If you've never heard the term “consecutive sentencing,” it works like this: on July 13, 2005, 29-year-old Atiba Parker sold .23 grams of crack to an informant. The next day, he sold the informant another .1 grams. Several months later, the police discovered .1 grams of cocaine residue in a car ashtray. In 2006, Mr. Parker was sentenced to 20 years for the .23 gram sale, 14 years for the .1 gram sale, and eight years for the .1 gram possession.
His three sentences run consecutively, which means Mr. Parker must serve a total of 42 years in prison. Unless he receives parole, he will be 71 when he's released in 2048.
Eventually, Mr. Parker will become part of America's elderly prisoner boom; by the time he reaches 60 in 2037, the U.S. is projected to have over 400,000 elderly prisoners. To put that in perspective, that's more than India's total prison population.
What's even more alarming is the cost: on average, taxpayers pay about $68,000 per year to incarcerate each elderly person – twice as much as the average-aged prisoner. At this moment, the mass incarceration of elderly persons is a $16 billion per year problem that's going to continue to grow exponentially.
The scale of the problem suggests that back-end reforms—such as programs to release terminally ill prisoners—won't be nearly enough. To reverse our elderly prisoner boom, we need to address its primary cause: sentencing policies.
It's true that the American population generally has gotten older, but that can't explain the dramatic aging of our prisoner population. Since 1980, the number of Americans older than 55 grew by 50 percent; meanwhile, the number of prisoners older than 55 multiplied by 14.
It's also not the case that we have more elderly prisoners today because we have more elderly criminals. Arrest rates for people over 50 aren't much different today than they were in 1971. There has been no “elderly crime wave” that could account for the dramatic rise in elderly prisoners.
The best explanation is that we've been making prison sentences longer.
A recent Pew report found that prisoners released in 2009 served sentences 36 percent longer than prisoners released in 1990. Moreover, the number and percentage of prisoners serving very long sentences—more than 20 years—has been rising. According to a new report by the ACLU, far more of today's elderly prisoners are serving sentences longer than 20 years than did before the tough-on-crime era.
In 1979, only 2 percent of the nation's elderly prisoners had spent more than 20 years behind bars. In 2009, a 24-state survey found that 40 percent of elderly prisoners had been behind bars for more than 20 years. Partly, that's because the U.S. now has more than four times the number of prisoners serving life sentences as we did in 1981. Our sentencing choices have turned a lot of young men into old prisoners.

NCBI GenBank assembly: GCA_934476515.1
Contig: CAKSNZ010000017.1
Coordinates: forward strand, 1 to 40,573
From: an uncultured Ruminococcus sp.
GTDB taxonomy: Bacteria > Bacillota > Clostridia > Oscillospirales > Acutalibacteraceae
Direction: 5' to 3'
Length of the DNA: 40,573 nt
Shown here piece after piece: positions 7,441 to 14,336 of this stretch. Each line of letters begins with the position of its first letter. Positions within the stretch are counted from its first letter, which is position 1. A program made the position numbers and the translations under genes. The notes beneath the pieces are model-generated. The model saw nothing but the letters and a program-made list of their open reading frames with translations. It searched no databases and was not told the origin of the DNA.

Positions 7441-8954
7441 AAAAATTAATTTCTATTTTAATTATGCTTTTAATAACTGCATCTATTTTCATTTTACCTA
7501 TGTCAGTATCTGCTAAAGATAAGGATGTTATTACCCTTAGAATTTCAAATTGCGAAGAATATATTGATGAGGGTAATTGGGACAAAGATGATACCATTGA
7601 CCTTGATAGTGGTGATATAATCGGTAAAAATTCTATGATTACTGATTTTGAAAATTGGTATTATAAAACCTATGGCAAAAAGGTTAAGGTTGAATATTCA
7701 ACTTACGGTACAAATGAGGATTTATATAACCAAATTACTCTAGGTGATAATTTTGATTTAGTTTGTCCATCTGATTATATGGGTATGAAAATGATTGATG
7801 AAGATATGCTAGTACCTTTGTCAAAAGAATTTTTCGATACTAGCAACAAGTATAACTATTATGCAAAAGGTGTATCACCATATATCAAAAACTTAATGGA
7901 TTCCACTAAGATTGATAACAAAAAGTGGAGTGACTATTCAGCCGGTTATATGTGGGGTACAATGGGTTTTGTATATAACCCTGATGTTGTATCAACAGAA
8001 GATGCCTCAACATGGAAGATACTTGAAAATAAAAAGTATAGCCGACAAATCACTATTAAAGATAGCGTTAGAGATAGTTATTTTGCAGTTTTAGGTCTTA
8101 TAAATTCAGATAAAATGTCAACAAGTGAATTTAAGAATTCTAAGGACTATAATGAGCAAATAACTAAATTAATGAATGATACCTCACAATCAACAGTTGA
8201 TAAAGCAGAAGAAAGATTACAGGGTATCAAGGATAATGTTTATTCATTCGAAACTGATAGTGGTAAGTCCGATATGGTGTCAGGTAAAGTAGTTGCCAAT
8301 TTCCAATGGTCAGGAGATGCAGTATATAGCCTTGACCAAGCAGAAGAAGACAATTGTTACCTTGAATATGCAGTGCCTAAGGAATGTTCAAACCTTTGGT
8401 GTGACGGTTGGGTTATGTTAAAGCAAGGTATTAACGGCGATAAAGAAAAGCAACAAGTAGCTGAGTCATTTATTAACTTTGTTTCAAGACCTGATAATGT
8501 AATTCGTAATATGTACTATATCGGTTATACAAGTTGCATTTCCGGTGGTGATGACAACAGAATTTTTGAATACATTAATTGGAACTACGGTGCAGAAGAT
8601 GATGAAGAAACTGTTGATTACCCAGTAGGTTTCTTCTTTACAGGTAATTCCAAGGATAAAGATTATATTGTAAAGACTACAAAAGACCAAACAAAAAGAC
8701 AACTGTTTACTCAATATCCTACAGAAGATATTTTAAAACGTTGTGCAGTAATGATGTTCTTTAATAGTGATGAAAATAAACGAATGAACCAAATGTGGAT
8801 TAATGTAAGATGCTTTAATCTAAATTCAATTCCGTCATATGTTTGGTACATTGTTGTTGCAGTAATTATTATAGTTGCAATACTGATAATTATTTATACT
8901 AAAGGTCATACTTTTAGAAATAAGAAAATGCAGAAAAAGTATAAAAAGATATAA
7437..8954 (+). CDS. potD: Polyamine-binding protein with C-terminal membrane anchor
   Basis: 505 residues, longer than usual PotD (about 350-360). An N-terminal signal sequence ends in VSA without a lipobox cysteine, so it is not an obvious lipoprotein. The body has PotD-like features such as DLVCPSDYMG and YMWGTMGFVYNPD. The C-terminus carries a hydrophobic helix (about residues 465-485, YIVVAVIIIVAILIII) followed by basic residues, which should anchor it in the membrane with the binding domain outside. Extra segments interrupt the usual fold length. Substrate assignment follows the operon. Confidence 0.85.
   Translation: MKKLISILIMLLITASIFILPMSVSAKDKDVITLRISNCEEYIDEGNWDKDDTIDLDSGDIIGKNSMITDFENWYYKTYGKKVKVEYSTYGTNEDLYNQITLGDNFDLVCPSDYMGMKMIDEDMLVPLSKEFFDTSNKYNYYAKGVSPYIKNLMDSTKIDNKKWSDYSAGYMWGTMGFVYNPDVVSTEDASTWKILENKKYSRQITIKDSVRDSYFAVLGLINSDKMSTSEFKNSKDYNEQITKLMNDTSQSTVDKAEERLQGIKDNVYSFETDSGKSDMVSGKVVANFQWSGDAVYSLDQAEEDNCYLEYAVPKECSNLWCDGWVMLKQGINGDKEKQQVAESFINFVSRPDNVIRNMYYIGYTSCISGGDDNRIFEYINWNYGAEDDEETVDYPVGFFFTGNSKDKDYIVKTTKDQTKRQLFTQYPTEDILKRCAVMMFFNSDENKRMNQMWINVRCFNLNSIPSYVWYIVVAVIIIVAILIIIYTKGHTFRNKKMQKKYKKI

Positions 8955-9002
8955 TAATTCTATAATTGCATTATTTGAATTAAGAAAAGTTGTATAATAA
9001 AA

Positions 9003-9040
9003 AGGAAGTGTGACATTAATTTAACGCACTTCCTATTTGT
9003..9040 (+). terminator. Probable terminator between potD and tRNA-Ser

If aging prisoners posed a serious threat to public safety, the costs of incarcerating them might be justified. But aging prisoners are in fact highly unlikely to commit new crimes upon release. Research has conclusively shown that by age 50 most people have significantly outlived the years in which they are most likely to commit crimes. For example, arrest rates drop to just over 2 percent at age 50 and are almost nil at age 65. In other words, there is no value to the continued incarceration of a large majority of our aging prisoners.
The best hope for restoring our elderly prisoner population to sensible, manageable levels is to scale back our sentencing laws.
Pew's report suggests that the best thing to do would be scaling back—or abolishing—”truth-in-sentencing” laws, which require prisoners to serve 85 percent of their sentences. Doing so would allow parole boards to release prisoners who no longer pose a threat to public safety. That would mean most elderly prisoners, only five percent of whom commit new crimes once released.
Another useful reform would be repealing mandatory-minimum sentencing schemes, while maintaining reasonable and humane advisory guidelines. Giving a 31-year-old woman a mandatory 20-year sentence for firing a warning shot creates an elderly prisoner. Giving a 25-year mandatory minimum sentence to a 45-year-old man who illegally acquired Percocets for his chronic pain creates an elderly prisoner. Sentences such as these wouldn't exist in a world without mandatory minimums, nor would the elderly prisoners they create.
We should also scale back three-strikes laws, and reduce the severity of prison sentences in general. Giving 30-year-old three-time petty burglar Gary Ewing a 25-to-life sentence because he stole three golf clubs creates an elderly prisoner. Giving Cornell Hood II life in prison for his fourth marijuana conviction creates an elderly prisoner. So does giving Atiba Parker consecutive sentences totaling 42 years for selling a truly insignificant amount of crack cocaine.
These sentences aren't only unjust; they're also very expensive, with little societal justification.
By making sentences longer for a generation — being “tough on crime” — we've caused a lot of people to grow old behind bars. We won't stem the tide of elderly prisoners until we reduce the length of criminal sentences, and we ought to start soon. We can't afford not to.
EDITORS NOTE: For another view on this issue, please see Jamie Fellner's TCR Viewpoint “Frail and Elderly Prisoners: Do They Still Belong Behind Bars?”
Vanita Gupta is deputy legal director of the American Civil Liberties Union. She is also director of the ACLU's Center for Justice, which addresses systemic problems in the U.S. criminal justice system. Alex Stamm is a paralegal for the Center for Justice.